Accordingly, “the party seeking leave must proffer sufficient facts supporting the amended
pleading that the claim could survive a dispositive pretrial motion.” Id. (quoting Kemin
Foods, L.C. v. Pigmentos Vegetales Del Centro S.A. de C.V., 464 F.3d 1339, 1354–55
(Fed. Cir. 2006)) (internal punctuation omitted).
Moreover, “[C]ourts have not hesitated to deny motions to amend that have been
filed after significant delay.” Te-Moak Bonds of Western Shoshone Indians of Nevada v.
Unites States, 948 F.2d 1258, 1262 (Fed. Cir. 1991). Since the bid protest process is
designed to resolve disputes as quickly as possible, even relatively short delays may be
unreasonable in the context of a bid protest. Software Testing Solutions, Inc. v. United
States, 58 Fed. Cl. 533, 536 (2003). The “party seeking to amend its complaint after
significant delays bears the burden of justifying the delay.” Cuper Bajo Nursing Home,
Inc. v. United States, 36 Fed. Cl. 122, 132 (1996).
The first issue in this case is whether this Court has jurisdiction to review the SBA’s
decision to issue SPG a COC. If this Court lacks jurisdiction, then Sonoran’s motion to
amend would indeed be futile. Emerald Coast Finest Produce Co., Inc. v. United States,
76 Fed. Cl. 445, 452 (2007). According to FAR 19.602-4(b), “SBA COC’s are conclusive
with respect to all elements of responsibility of prospective small business contractors.”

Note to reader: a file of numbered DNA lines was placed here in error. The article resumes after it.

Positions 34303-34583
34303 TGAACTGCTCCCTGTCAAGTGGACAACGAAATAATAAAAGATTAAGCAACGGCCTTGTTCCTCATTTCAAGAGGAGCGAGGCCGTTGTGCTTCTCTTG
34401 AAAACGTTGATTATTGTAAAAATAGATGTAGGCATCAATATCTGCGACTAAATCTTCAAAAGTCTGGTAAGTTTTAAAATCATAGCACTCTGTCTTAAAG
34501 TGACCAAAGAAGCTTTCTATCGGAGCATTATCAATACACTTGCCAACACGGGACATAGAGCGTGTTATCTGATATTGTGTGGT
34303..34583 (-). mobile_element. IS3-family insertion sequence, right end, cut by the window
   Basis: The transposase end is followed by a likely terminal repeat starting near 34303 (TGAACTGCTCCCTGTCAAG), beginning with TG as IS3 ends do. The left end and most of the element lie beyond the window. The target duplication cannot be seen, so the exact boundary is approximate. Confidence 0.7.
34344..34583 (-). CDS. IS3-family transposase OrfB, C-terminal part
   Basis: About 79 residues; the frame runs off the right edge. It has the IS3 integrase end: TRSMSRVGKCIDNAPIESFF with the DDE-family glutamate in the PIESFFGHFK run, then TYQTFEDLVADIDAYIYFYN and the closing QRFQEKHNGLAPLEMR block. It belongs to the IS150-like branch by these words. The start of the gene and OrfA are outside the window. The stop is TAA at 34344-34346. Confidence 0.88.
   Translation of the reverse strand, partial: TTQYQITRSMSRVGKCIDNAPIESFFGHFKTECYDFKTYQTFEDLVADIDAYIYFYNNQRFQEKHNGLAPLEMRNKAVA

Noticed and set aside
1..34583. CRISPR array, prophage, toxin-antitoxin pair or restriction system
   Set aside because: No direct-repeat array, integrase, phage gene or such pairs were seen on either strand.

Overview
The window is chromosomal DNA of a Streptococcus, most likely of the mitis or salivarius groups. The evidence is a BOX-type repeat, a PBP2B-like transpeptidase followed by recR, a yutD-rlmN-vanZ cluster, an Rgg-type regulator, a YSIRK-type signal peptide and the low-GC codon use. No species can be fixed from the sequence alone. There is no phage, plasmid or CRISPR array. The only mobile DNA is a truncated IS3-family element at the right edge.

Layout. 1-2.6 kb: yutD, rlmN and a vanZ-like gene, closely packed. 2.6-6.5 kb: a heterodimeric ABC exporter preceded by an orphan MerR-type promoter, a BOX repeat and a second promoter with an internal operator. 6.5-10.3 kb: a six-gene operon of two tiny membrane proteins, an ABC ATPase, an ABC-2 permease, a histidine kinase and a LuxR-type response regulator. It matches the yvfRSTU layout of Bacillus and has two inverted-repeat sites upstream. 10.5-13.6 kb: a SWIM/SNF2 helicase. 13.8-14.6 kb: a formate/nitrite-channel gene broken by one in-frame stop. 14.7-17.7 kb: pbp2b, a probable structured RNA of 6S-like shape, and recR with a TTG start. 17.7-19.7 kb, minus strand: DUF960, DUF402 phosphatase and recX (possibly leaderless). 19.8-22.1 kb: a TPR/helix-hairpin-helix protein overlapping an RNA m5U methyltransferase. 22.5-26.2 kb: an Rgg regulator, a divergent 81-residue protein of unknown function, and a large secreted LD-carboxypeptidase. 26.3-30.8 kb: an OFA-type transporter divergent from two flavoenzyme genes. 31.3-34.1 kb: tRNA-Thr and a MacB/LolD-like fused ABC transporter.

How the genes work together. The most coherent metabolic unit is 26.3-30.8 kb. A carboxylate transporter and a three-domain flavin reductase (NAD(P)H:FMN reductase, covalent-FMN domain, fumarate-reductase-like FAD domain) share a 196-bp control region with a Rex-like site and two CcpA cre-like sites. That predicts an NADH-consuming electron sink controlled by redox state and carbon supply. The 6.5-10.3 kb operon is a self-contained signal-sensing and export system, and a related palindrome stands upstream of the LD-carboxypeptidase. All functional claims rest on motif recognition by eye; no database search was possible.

48 C.F.R. § 19.602-4(1985). According to a plain reading of this provision, the SBA’s
issuance of a COC is not reviewable.
There is also no case law to support Sonoran’s claim that this Court has jurisdiction
to review the SBA’s issuance of a COC. In Cavalier Clothes, Inc. v. United States, the
Federal Circuit held that the SBA is not “immunize[d] from judicial review [of] the refusal
to grant a COC.” 810 F.2d 1108, 1111 (Fed. Cir. 1987) (emphasis added). In contrast, the
SBA’s determination “is only final with respect to a decision certifying a contractor to the
procurement officer as responsible.” Id. (quoting Related Industries, Inc. v. United States,
2 Cl. Ct. 517, 520 (1983)) (emphasis added). Cavalier Clothes further emphasizes the
meaningful difference between the SBA’s decision to deny a COC and to issue a COC.
“Although [Defense Acquisition Regulation] 1-705.4(a) provided as follows: ‘Contracting
officers shall accept SBA [COCs] as conclusive of a prospective contractor’s responsibility
. . . ,’ the regulations were silent with respect to the effect of an SBA denial of a COC.” Id.
at 1111 n.6. As a result, Cavalier Clothes held only that this Court has jurisdiction to
review the SBA’s denial of a COC. Subsequent opinions of this Court finding jurisdiction
to review COC determinations also limited their holdings to decisions denying the issuance
of a COC. See C&G Excavating, Inc. v. United States, 32 Fed. Cl. 231, 240 n.9 (1994)
(“Although the Act commits the final disposition of COC review to the SBA, this does not
preclude judicial review of a decision not to grant a COC.”); Stapp Towing, Inc. v. United
States, 34 Fed. Cl. 300, 306 (1995) (“Unquestionably, the Court of Federal Claims has
jurisdiction to review the . . . determination [to deny a COC.]”); Red River Serv. Corp v.
United States, 60 Fed. Cl. 532, 537 (2004) (clarifying that Cavalier Clothes confirms this
Court’s jurisdiction to review a denial of a COC).2 Thus, based on applicable regulations
and case law, the Court holds that it does not have jurisdiction to review the SBA’s issuance
of a COC to SPG.
In addition, Sonoran has not justified its delay in seeking to amend its complaint.
Sonoran filed its complaint on May 30, 2017 and this motion to amend its complaint on July
12, 2017. On June 15 2017, Sonoran filed its first motion to supplement the Administrative
Record noting that “nothing in the AR explains why the SBA declined the initial COC
request or why the SBA ultimately issued the COC after the initial declination. It is also